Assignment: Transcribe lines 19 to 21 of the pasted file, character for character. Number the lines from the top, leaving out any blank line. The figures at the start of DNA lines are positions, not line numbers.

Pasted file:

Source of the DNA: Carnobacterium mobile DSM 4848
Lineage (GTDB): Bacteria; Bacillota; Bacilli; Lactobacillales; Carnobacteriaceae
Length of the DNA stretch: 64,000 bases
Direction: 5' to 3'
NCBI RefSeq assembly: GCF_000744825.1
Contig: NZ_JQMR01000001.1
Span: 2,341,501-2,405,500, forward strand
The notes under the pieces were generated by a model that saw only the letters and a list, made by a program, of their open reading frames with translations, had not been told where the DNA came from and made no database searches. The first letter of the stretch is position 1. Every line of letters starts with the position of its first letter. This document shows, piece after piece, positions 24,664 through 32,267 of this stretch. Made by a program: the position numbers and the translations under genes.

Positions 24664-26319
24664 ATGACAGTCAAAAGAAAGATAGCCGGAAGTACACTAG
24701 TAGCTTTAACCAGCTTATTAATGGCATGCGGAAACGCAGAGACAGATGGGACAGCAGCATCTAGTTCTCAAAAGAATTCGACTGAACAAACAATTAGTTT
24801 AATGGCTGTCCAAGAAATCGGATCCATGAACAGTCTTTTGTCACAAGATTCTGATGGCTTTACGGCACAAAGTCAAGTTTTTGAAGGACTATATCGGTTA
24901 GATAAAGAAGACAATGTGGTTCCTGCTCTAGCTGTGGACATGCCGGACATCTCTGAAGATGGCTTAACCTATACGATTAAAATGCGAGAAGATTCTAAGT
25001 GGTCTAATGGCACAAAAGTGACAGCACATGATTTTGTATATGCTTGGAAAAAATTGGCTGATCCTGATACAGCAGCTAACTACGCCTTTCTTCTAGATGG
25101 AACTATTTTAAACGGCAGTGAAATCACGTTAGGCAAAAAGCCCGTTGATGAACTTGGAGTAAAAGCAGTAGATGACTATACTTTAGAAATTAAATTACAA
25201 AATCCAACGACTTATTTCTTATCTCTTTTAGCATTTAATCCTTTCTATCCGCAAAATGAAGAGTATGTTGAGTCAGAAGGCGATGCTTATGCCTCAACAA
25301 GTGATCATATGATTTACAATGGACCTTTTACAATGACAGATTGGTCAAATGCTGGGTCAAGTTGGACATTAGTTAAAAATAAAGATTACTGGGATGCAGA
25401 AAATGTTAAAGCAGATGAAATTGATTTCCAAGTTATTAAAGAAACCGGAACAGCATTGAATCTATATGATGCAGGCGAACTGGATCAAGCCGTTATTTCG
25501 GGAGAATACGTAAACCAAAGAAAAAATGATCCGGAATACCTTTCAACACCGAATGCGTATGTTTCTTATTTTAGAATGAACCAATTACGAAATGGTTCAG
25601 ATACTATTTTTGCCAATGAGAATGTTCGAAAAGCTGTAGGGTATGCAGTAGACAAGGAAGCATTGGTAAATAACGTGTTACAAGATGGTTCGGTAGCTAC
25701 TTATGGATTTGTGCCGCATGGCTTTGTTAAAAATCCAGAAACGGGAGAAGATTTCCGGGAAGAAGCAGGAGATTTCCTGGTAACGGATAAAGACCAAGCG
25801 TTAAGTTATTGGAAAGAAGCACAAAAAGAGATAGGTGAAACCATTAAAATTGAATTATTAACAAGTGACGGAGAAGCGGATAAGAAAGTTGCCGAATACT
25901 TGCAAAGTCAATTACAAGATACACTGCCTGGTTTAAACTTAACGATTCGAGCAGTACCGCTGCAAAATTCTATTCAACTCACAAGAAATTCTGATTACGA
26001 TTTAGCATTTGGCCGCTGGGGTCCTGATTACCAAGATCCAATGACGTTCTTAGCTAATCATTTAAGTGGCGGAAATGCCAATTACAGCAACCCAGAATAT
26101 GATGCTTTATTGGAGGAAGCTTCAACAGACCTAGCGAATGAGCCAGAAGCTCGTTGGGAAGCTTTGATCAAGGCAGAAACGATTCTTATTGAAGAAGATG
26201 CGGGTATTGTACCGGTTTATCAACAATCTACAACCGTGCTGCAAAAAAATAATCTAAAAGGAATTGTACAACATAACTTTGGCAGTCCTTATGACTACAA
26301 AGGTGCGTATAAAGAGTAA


25501 GGAGAATACGTAAACCAAAGAAAAAATGATCCGGAATACCTTTCAACACCGAATGCGTATGTTTCTTATTTTAGAATGAACCAATTACGAAATGGTTCAG
25601 ATACTATTTTTGCCAATGAGAATGTTCGAAAAGCTGTAGGGTATGCAGTAGACAAGGAAGCATTGGTAAATAACGTGTTACAAGATGGTTCGGTAGCTAC
25701 TTATGGATTTGTGCCGCATGGCTTTGTTAAAAATCCAGAAACGGGAGAAGATTTCCGGGAAGAAGCAGGAGATTTCCTGGTAACGGATAAAGACCAAGCG